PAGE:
Mindful Living

Should You Use a CGM?

Written By: Kripa Jalan

Should You Use a CGM?

It started with the heart-rate monitor in the 1980s.

Four decades later, we have rings, watches, scales, and apps that are designed to quantify various aspects of our fitness, metabolic health, and nutrition.

Continuous glucose monitors (CGM) are the latest addition.

By attaching a CGM device to your upper arm, you can see how your blood sugar reacts to your meals. This real-time feedback, ideally, is supposed to help you identify the foods that cause the largest spikes in your blood glucose—along with the crashes that can sometimes follow. Making better food choices should help you minimize those peaks and valleys.

But does monitoring every rise and fall in blood glucose make sense for you or is it just an unnecessary expense?

Who are CGMs for?

Continuous glucose monitors were initially developed for people with Type 1 and Type 2 diabetes – to assess acute changes in glucose levels. Patients needed to adjust their medication/food based on the glucose levels collected at a given time in the day.

More recently, however, CGMs are now being used outside of the diabetic population. From the average fitness enthusiast hoping to prevent chronic diseases related to glucose dysregulation to athletes looking to maintain steady fuel levels – we’ve seen many different kinds of people take to this technology.

What are the pros and cons of CGMs?


  1. Blood sugar is a key indicator of metabolic health. Consistently high-glucose levels or frequent spikes and crashes can lead to short-term health effects like fatigue and long-term chronic illnesses like cardiovascular disease. CGMs can help you identify trends and triggers and understand how to maintain stable blood sugar levels.
  2. Test don’t guess. We can’t tell if someone has poor metabolic health just by looking at them. Size is not an accurate predictor of an individual’s health status. The people who have high blood sugar aren’t always who you’d predict. The CGM provides real-time data throughout the day, including trends before/during/after meals or exercise, as well as while you’re sleeping. This allows you to compare your levels to what your baseline blood sugar levels are.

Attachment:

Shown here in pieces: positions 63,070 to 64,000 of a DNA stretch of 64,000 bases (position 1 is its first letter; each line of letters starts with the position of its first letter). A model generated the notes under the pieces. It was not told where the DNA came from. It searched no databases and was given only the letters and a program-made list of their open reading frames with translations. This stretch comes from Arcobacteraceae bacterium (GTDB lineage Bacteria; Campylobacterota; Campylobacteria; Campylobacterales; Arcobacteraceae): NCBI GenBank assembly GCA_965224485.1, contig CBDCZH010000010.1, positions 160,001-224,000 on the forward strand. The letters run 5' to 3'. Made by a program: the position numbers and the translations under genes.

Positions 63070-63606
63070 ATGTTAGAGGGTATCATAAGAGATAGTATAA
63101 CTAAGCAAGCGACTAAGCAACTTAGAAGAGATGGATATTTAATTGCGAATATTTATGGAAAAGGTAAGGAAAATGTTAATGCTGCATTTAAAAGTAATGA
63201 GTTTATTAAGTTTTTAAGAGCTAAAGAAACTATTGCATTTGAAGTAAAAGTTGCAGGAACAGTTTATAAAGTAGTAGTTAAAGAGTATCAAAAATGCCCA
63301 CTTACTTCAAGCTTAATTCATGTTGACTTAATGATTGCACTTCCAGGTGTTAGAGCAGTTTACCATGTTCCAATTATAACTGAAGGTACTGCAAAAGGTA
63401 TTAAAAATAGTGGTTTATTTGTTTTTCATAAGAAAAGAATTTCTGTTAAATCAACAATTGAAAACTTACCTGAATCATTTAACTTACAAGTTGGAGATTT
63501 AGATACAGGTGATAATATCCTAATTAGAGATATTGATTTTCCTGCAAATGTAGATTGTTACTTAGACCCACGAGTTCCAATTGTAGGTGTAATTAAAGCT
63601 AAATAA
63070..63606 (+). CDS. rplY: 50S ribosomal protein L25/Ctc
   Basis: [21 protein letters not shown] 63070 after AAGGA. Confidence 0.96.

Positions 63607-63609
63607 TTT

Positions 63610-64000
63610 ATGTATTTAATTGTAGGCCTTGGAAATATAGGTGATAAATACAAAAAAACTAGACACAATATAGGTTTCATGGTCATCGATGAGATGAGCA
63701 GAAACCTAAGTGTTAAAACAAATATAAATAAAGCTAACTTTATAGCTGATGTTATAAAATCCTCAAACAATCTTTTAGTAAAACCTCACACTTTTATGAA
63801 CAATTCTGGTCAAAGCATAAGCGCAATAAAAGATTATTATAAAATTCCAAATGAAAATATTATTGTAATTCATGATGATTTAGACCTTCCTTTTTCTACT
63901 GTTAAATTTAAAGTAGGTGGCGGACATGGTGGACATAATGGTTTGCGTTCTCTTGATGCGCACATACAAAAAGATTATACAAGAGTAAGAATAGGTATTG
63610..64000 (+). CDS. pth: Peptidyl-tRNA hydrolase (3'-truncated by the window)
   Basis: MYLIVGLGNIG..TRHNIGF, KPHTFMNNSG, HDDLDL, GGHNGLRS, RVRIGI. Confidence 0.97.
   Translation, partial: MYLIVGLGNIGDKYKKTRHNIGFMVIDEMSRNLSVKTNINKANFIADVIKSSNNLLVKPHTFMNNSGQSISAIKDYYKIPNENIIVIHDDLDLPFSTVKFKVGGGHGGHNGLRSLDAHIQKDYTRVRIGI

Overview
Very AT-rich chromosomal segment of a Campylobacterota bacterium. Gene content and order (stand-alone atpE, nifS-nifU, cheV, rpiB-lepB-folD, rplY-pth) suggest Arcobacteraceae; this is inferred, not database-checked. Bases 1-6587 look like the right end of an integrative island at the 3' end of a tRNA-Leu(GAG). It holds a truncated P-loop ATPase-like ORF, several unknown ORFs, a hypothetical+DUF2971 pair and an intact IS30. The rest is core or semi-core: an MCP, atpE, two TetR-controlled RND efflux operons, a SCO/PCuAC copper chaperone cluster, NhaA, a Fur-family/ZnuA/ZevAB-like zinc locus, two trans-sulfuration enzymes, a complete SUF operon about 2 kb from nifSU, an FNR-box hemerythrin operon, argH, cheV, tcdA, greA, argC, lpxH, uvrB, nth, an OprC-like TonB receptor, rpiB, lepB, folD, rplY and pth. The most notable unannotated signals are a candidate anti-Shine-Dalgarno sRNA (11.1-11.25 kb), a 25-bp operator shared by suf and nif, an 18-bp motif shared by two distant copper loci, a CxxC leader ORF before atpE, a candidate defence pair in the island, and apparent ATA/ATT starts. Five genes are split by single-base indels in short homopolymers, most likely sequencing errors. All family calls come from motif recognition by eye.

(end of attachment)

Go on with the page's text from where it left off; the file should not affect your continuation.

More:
3. CGMs can also help patients with diabetes to manage their condition, and provide alerts when levels are either too high or too low to help with acute treatment decisions.


  1. Glucose fluctuations are normal. Blood sugar is meant to go up and down. There’s little to no evidence (at the time of writing this post) that normal glucose fluctuations are dangerous.
  2. The demonization of carbs! Carbohydrates aren’t inherently unhealthy. Of course, the type matters. But, that’s true of any food group. Carbs essentially provide a higher spike in blood sugar than dietary fats. Taken to extremes, one might conclude that a slab of butter is better for you than a piece of fruit.
  3. Of course, the device provides useful information, to an extent. But it can also create stress around food, particularly carbohydrates. The stress of continuously monitoring/checking your levels could be worse than the carb content of your meal.
  4. People who have a history of disordered eating should consider whether having this kind of data is the most helpful tool for them or whether it would worsen their relationship with food and exercise.

What next?

At Burgers to Beasts, we do look at blood glucose readings to understand how our Diabetic patients respond to certain foods, stress, sleep, and exercise. For non-diabetic patients, monitoring glucose (for a brief period) may help optimize health.

However, several people may not need to track their blood sugar daily. This applies specifically to those with disordered eating tendencies / those who experience anxiety around food. 

Whether the device is right for you or not depends on your goals, mindset, what you hope to learn and do with that information, and personality. 

Looking for additional support to help balance your blood sugar levels?

We can help! Check out our 1-1 nutrition coaching program.